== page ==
Firstly the Friday night ‘thank you’ to Paul & Jan went a little out of the window as we all got invited to a Russian celebration in the village and collectively gave it the big thumbs up and promptly spent the evening in some lovely company, eating some fabulous food cooked up by Helena and drinking vast quantities of high quality vodka provided by Tim.
Not so hard you may think, but the next day things started to go down hill a little, not only was I nursing a very slight hangover but on one of my normal trips to the spring to collect water (no we haven’t sorted that out yet) I got attacked by two bees…one got caught in my hair the other in my jacket – and due to me inadvertently killing one of them, they called friends and chased us back into the house where we hid for a couple of hours until they calmed down. Said jacket is still hanging out on the wing mirror of the RV just in case 🙂
I didn’t get stung but couldn’t understand the motivation of the bees, having never had a problem before…needless to say I was now extremely nervous around them and as my neighbour has several hives it was becoming a real issue for both of us. We assumed it was because he was working in the hives and had agitated them but even considered moving house to somewhere in the middle of nowhere with no bloody bee keepers…yes seriously we considered this.
We spotted a lovely place in the mountains near Elena and went to have a look…not a hive in sight and with views to die for. The house was a little too small and the land not perfect, but the location was amazing with a river at the bottom of the garden, it was almost tempting until on the way back to the car I once again got attacked by a bee!!
OK so even the wild bees didn’t like me (or did) so it was definitely my problem not the local inhabitants…three attacks – one on Dan’s eye and two in my hair…common denominator? Perfume! Yes the only three times I have worn my perfume (FlowerBomb – DOH why didn’t I see that coming) were Vlodia’s birthday (the day before Dan’s eye incident), Tim & Helena’s VE celebrations (the day before my first attack) and to go and see the house in Elena…so smelly Jane it is from now on!!
Just to be on the safe side though we have now planted mint around our house, changed our shampoo and conditioner, sprayed Fendona everywhere and invested in the next fashion accessory to hit the catwalks in Musina…’the beekeeper’…you wait they’ll all be wearing them at the next Ascot outing.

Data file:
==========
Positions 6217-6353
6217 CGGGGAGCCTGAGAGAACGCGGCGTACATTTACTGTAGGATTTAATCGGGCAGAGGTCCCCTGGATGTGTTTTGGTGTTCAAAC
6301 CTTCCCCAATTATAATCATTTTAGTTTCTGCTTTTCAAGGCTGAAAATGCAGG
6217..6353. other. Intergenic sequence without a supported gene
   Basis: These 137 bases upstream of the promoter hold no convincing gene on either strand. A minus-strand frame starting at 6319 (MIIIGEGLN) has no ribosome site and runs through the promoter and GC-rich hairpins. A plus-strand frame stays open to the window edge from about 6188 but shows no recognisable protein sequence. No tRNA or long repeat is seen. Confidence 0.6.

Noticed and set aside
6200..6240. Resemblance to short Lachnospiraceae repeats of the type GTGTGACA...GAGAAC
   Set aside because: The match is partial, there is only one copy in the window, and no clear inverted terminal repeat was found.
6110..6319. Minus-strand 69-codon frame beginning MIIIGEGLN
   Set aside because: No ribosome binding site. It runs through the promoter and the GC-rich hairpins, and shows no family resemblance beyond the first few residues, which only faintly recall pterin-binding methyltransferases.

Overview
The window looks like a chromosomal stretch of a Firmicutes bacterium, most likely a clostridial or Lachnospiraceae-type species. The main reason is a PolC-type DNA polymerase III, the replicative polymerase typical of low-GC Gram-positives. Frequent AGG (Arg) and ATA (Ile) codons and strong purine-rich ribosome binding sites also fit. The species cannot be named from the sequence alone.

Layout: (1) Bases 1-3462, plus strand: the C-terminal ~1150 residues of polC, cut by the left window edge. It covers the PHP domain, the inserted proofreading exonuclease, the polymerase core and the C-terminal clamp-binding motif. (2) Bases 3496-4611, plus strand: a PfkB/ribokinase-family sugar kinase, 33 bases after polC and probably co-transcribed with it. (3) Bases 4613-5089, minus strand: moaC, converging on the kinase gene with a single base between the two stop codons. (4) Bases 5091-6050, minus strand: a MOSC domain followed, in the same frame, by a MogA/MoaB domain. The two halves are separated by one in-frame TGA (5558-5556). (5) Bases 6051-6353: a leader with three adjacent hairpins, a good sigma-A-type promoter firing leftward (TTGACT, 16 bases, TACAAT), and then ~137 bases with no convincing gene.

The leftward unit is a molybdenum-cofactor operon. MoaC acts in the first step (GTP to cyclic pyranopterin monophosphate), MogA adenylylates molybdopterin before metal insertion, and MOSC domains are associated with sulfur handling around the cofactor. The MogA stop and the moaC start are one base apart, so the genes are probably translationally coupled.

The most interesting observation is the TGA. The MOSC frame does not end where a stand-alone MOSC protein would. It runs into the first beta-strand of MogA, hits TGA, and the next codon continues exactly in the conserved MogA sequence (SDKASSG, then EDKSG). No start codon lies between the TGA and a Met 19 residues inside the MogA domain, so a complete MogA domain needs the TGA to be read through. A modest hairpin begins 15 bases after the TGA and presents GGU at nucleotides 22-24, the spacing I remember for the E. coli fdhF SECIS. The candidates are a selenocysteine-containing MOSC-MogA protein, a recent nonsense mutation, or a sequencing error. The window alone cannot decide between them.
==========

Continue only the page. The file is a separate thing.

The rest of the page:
So bees seemingly coped with we ordered our wood for the winter circa £110 for all our heating, hot water and cooking for the year not bad economics…it was due to arrive on Monday evening and in true Bulgarian style was delivered on Thursday morning! Our local Roma friend worked really hard all day chainsawing it into manageable sizes, whilst we moved it, split it and stacked it – well most of it anyway…still some to do next time we’re bored.
On the same day we had another delivery of our crap from England, including Dan’s BMW which raised some eyebrows amongst the locals…and we finally have sofas but of course nowhere to put them just yet…leko po leko as they say round here (little by little).
Today Diesel has been for his first round of injections and was a brave little man, seemingly quite enjoying the ride in the back of the jeep…our cherries are ripening well on our trees and the beans I planted last week are now abut 3 inches high, things really do grow round here.
Work starts on the roof on Monday (today) – rebuilding one part, renewing all the guttering and cementing ridge tiles and someone is popping by to give us a quote on the barn wall too, exciting stuff. Next is plumbing and drainage…couple of quotes in and we make an astounding discovery…a drainage pipe leading to a septic pit / soakaway…more investigation is needed before we invest in alternatives that take us over budget.
Well there’s no doubting that when things happen here they certainly happen. Firstly we engage an electrician to rewire the house and having looked at what we wanted arranged to come back a couple of days later to start the work…brilliant, only trouble was one room was completely clad from floor to ceiling in
pine including all the beams…to wire that room would be a nightmare so we got stuck in to remove it all, finding hundreds and hundreds of empty walnut shells behind all the wood – left by the previously resident mice! On the plus side we now have plenty of wood to fuel our new and improved cooker…
The room was 99% cleared when they arrived and cracked on with the work – three days later it was all complete – all we need now is some power from the street to the house and we’ll be rocking.
Whilst the guys were on site doing the electrics we got on with clearing the barn and down the side of the garage – one full of animal pens and the associated mess that comes with that and the other so over grown you couldn’t see the perimeter wall…hours and hours of chopping and lopping and digging and some brute force